2009-2015 First observations on DM in the Czechoslovakian Wolfdog

in this dissertation the first scientific data on pathology, genetics and incidence

2009-2015 First observations on DM in the Czechoslovakian Wolfdog

Dear Members,

finally, after many discussions, we finally have a first point on the question Degenerative Myelopathy in Czechoslovakian Wolfodog in Italy. After the final confirmation of the presence of this disease in the breed with the histopathological examination of Elvys, with this complete and thorough job of Doctor Ylenia Gridelli under the supervision of Prof. Gualtiero Gandini, an insight into the issue from the end of 2009, when it first came out, to present date is made available and accessible to all.

This is not a light reading, they are about 90 pages of often not simple topics, but to everyone who wish to leave behind personal views and opinions is now available a work obtained with a strictly scientific method. From Chapter 4, page 41, you’ll find the specific part on the Czechoslovakian Wolfdog. The more interesting part is the statistic which examines a sample representing 7% of the Italian population born in the last 10 years. This portion, in statistical terms, can be defined as remarkable as it allows you to certify the results at a confidence level of more than 90% and estimate a 3% sampling error. In simple terms, this means that the information obtained from a similar sample provides a very faithful image of the objective reality of the population.






"The canine Degenerative Myelopathy is a progressive, degenerative disease of the central nervous system which is evident in old age and affects many breeds and mongrels, with a clinical course that leads to the inability to walk and then to the euthanasia of the affected animal.
Described for the first time in 1973 as an exclusive disease of the German Shepherd, a greater understanding of the pathogenetic mechanism is due to the comparison with a form of human Amyotrophic Lateral Sclerosis (ALS) with which it shares the same etiology as both of them are related to the mutation of a protein called SOD-1; in 2009 it was discovered a correlation between affected animals and this mutation, indicating a strong genetic predisposition, the transmission of which is defined as Recessive Incomplete or Partial penetrance because not all predisposed animals (homozygous mutant) develop the disease.
The most recent theories suggest the involvement of one or more modifying genes. To highlight this mutation is available a genetic test carried out by PCR method, thus allowing to know the animal's genotype. The case in which the mutation is present in homozygosity represents the most important risk factor for the development of this serious disease. The definitive diagnosis is possible only by post-mortem histological examination of the spinal cord, while intra-vitam it is possible to undergo a diagnostic protocol aimed to exclude any other disease that can simulate the symptoms of degenerative myelopathy, allowing us to make a presumptive diagnosis. In association with the positivity of the genetic test, it allows to diagnose the disease with a low percentage of error. From 2009, in conjunction with the release of this genetic test, we began to suspect the presence of Degenerative Myelopathy in Czechoslovakian Wolfdog breed, as direct descendant of the German Shepherd, i.e. the breed where this disease has been studied for more than 40 years.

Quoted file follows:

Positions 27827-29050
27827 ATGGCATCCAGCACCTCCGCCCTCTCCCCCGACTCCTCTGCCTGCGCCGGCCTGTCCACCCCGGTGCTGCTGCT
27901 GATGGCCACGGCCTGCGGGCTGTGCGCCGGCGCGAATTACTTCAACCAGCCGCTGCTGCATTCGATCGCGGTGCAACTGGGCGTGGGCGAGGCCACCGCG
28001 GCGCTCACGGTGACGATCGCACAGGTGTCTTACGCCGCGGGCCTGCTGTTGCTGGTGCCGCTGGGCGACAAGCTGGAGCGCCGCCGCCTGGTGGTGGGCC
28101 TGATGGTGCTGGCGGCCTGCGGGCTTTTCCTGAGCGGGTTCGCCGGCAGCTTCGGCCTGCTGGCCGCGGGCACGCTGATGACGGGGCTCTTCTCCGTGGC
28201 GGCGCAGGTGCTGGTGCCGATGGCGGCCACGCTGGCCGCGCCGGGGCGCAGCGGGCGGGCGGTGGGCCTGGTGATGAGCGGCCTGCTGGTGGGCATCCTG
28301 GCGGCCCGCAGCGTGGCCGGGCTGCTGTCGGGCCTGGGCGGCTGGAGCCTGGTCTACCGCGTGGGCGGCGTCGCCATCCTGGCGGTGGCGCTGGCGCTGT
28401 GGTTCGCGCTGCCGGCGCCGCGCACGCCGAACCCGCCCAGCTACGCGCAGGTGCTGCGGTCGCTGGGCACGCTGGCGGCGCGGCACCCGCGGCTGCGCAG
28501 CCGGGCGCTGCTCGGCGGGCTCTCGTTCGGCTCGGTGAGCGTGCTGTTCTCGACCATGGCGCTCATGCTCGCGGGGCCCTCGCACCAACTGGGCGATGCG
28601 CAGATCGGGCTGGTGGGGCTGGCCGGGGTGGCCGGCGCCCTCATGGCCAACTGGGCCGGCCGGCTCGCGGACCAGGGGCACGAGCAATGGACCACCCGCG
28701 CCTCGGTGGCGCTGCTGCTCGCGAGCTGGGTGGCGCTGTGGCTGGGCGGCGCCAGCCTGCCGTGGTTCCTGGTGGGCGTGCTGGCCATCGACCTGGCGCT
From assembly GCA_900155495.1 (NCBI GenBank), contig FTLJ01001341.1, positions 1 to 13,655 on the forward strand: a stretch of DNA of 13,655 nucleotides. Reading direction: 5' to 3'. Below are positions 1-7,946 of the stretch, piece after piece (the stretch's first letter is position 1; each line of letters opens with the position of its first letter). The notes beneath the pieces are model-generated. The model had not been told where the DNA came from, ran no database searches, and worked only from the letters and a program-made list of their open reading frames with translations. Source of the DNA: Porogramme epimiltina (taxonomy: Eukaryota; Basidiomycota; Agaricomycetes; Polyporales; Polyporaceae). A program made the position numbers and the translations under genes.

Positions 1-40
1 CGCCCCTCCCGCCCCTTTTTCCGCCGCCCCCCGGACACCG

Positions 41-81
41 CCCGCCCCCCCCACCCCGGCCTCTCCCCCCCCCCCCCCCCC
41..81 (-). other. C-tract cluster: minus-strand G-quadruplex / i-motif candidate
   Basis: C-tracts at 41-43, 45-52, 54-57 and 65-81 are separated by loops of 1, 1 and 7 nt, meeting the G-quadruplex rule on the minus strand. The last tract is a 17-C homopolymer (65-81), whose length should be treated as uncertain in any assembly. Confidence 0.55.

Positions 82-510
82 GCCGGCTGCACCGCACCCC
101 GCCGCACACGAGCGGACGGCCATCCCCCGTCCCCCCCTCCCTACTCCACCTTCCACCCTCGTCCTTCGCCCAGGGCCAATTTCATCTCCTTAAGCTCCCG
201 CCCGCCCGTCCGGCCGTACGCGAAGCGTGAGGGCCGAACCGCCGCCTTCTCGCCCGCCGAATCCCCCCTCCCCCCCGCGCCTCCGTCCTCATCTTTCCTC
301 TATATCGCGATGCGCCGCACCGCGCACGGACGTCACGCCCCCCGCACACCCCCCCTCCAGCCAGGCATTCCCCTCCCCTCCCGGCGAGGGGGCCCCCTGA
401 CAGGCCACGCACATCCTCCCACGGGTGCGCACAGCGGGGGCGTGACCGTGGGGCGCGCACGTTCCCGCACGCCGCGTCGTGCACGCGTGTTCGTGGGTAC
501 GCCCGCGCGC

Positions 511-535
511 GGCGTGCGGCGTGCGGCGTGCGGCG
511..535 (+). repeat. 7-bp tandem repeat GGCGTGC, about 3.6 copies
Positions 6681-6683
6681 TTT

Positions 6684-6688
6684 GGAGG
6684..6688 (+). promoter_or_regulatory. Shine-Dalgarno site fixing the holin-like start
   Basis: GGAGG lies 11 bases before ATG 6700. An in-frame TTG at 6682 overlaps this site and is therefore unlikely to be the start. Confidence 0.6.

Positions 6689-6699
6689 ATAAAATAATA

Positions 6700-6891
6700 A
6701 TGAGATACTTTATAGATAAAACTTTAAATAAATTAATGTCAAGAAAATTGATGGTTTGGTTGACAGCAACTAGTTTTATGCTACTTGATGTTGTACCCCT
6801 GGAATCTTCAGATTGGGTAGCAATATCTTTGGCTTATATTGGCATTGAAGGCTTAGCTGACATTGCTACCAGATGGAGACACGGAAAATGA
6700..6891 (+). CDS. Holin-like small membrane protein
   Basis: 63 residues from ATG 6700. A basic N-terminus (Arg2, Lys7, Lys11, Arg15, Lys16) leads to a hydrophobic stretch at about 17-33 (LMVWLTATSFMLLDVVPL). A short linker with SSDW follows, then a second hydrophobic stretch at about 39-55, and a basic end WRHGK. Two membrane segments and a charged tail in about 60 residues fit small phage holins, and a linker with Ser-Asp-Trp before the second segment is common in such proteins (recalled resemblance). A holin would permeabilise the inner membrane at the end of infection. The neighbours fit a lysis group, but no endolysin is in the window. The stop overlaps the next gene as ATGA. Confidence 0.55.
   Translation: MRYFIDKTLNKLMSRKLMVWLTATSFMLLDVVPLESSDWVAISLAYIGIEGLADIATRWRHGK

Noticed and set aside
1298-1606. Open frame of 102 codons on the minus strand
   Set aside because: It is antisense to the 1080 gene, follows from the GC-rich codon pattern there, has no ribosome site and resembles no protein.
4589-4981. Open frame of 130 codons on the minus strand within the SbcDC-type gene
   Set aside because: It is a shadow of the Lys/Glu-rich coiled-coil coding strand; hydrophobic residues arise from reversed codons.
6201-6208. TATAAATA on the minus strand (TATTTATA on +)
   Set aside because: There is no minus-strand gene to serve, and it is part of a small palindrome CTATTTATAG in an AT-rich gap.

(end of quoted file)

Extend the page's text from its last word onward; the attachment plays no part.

The strong suspect was made more significant by several differential diagnoses in Italy and abroad, which led to a significant spread of genetic testing as genetic prophylaxis for breeding. In 2015 the first definitive confirmation by histopathological examination of a subject 9 year old male appears in Italy. An estimated 7% of the sample of the Italian population was analyzed according to the genotypes results from the genetic testing of each subject, by detecting an allele frequency for the mutated gene of 0.21% and a frequency of the genotypes with high-risk of developing the disease of 5% of the sample. This portion of at-risk animals was further divided between asymptomatic animals (2.08%), animals with compatible symptoms (0.69%), animals that died with presumptive diagnosis (1.38%), animals with differential diagnosis (0.34%), animals with histopathological confirmation (0.17%), and animals that died for other causes (0.17%). It is to be noted that all asymptomatic dogs are younger than the average threshold of onset of the symptoms so it was not possible to detect any genetically predisposed elderly subjects without symptoms consistent with DM or that died for other causes in old age."



Alessio Camatta

Articolo inserito il 05/04/2016